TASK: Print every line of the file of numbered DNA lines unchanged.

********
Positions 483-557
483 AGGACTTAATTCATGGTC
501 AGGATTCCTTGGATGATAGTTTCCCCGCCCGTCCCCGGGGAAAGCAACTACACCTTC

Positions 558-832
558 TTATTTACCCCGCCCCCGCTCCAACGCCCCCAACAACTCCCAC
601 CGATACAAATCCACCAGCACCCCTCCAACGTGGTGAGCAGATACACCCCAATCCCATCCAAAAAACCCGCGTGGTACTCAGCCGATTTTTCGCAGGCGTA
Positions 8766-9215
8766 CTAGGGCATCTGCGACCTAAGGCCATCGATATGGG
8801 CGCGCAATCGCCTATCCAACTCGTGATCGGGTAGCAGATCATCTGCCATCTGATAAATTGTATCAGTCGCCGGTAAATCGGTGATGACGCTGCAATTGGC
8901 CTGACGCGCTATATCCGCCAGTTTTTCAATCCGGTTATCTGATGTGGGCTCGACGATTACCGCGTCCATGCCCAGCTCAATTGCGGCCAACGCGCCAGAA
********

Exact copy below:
Positions 483-557
483 AGGACTTAATTCATGGTC
501 AGGATTCCTTGGATGATAGTTTCCCCGCCCGTCCCCGGGGAAAGCAACTACACCTTC

Positions 558-832
558 TTATTTACCCCGCCCCCGCTCCAACGCCCCCAACAACTCCCAC
601 CGATACAAATCCACCAGCACCCCTCCAACGTGGTGAGCAGATACACCCCAATCCCATCCAAAAAACCCGCGTGGTACTCAGCCGATTTTTCGCAGGCGTA
Positions 8766-9215
8766 CTAGGGCATCTGCGACCTAAGGCCATCGATATGGG
8801 CGCGCAATCGCCTATCCAACTCGTGATCGGGTAGCAGATCATCTGCCATCTGATAAATTGTATCAGTCGCCGGTAAATCGGTGATGACGCTGCAATTGGC
8901 CTGACGCGCTATATCCGCCAGTTTTTCAATCCGGTTATCTGATGTGGGCTCGACGATTACCGCGTCCATGCCCAGCTCAATTGCGGCCAACGCGCCAGAA